Languages dying out under benign neglect

February 22, 2019

Bishnu Prasad Aryal, My Republica, February 22, 2019

KATHMANDU: Three dozen languages in Nepal are on the verge of extinction but the government is doing little to preserve them.

The government marks 20th Mother Tongues Day on Thursday as a mere ritual. No significant step is being taken to preserve the history and culture that disappear when languages die out.According to international reports, some 7,000 languages are spoken around the world and yet another language becomes extinct every few weeks.A Language Commission (LC) was formed in 2016, as per the Constitution of Nepal 2015, to work on all the languages spoken in the country.

The government appointed Dr Laba Dev Awasthi as chairman of the commission in 2016. About a month ago, Usha Hamal was appointed a member. But they have not been able to appoint all seven members, one from each of the seven provinces .

Among other criteria, a member of the LC should have a master's degree in any of the languages and 20 years of experience working in a specific language. The government has not appoint the other commissioners as the politicians always want to appoint individuals who are loyal to themselves, said those working in this field.

About a decade ago the government introduced school curriculum in indigenous mother tongues for up to Grade 3. But it was not brought into use.

Instead of this, a paper on mother tongues is taught in some schools up to Grade 5. And the government has yet to appoint a single teacher under the mother tongue quota . Some locals and volunteers have been teaching the children in their mother tongues.According to the Ministry of Education, Science and Technology (MoEST), there are 7.39 million students from Grades 1 to 12 in 35,601 schools across the country, including 27,833 community and 6,566 private schools. Hardly any private school teaches students in their mother tongue. Most of them, instead, boast of their policy of teaching only in English.

Officials at the language commission informed that only a single paper covering 25 mother tongues is taught in about 6,000 government schools . “We started a Limbu language pilot project at Fidim Municipality of Panchathar district and another in Tamang at Temal Rural Municipality, Kavre a month ago,” said LC spokesman Ganesh Bhattarai.

According to the LC, 123 languages exist in Nepal. Among these, the Dura language has only one speaker left while Kusunda has two speakers and Telunga (Tilunga) three . Another 37 languages have less than 1,000 speakers each and 74 have less than 10,000 .

Though there are a good number of people in the Dura community, they don't speak the language.

Again according to the LC, 19 languages have less than 100,000 speakers. Nepali is the mother tongue of 44.6 percent the population and Maithili of 11 percent while 19 languages cover 96 percent of the population. The remaining 104 languages are spoken by only four percent of the population.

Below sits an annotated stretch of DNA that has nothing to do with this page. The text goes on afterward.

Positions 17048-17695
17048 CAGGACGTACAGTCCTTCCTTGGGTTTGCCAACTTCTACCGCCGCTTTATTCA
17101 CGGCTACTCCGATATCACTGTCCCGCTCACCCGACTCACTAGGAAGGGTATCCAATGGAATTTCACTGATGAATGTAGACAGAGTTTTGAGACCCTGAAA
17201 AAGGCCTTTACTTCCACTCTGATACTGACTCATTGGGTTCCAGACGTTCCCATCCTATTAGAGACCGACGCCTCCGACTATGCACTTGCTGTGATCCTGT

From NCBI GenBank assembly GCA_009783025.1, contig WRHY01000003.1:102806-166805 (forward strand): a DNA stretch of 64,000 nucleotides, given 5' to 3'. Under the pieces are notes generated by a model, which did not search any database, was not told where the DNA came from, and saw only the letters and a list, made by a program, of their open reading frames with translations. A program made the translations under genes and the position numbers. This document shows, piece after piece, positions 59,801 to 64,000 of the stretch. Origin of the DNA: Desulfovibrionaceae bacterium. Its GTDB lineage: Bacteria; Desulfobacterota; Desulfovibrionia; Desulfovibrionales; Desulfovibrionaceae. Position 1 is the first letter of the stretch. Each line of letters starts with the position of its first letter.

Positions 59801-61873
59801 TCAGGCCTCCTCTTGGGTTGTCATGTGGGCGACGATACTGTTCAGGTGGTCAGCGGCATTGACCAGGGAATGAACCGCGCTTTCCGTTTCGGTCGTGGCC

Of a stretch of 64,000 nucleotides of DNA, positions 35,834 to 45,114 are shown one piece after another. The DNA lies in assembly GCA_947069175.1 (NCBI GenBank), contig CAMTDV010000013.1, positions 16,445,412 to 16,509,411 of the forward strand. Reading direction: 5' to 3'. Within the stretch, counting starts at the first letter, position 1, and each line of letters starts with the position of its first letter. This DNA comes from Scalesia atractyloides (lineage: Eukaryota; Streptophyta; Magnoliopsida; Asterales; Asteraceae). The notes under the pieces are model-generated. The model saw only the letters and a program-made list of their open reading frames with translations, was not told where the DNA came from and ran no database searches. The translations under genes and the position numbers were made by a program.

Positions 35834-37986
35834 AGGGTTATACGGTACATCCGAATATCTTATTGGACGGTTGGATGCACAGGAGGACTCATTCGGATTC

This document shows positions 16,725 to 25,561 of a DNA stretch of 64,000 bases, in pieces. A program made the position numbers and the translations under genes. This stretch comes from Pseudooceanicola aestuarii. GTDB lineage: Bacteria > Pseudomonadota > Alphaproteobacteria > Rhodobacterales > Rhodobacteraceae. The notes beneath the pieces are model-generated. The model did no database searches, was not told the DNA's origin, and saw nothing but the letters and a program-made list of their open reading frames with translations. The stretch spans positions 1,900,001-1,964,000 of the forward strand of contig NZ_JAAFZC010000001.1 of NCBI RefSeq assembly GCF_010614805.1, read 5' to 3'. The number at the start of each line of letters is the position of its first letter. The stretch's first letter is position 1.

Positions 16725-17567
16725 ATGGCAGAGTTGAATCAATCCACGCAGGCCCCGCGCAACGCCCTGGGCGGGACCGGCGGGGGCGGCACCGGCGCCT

Census figures show that the Walung language spoken by a section of the Rai community has now disappeared.

Bhattari at the LC said the number of languages in the country increased from 92 in 2001 to 123 in 2011 as some already existing languages were further divided into separate languages. “The 37 languages with less than 1,000 speakers are on the verge of extinction while 19 languages including Baram have less than 100 speakers and their continued existence is precarious ,” he said .

Dr Bala Ram Prasain, a linguist and professor at the Central Department of Linguistics at Tribhuvan University (TU), is working closely with the LC for the conservation of languages. He said the LC and TU have been working to capacity to save the dying languages.

“However, the government has shown mostly apathy,” he said . “Every language has its own world view and is a vehicle of culture. If it dies, some of that culture and identity also die ,” he added. He sees globalization as a threat to mother languages.LC officials said they have been documenting the languages that are on the verge of extinction. They are working on dictionaries and the grammar of more than a dozen languages.The Nepal Academy and the National Indigenous Community Promotion Academy have also tried to promote the languages but they don't seem to be doing nearly enough .Baikuntha Aryal, spokesperson for the Ministry of Education, Science and technology, said, “We have prepared the curriculum and textbooks for 25 languages, but there is a lack of students studying in their mother tongues.” There was also a shortage of mother tongue teachers, he added.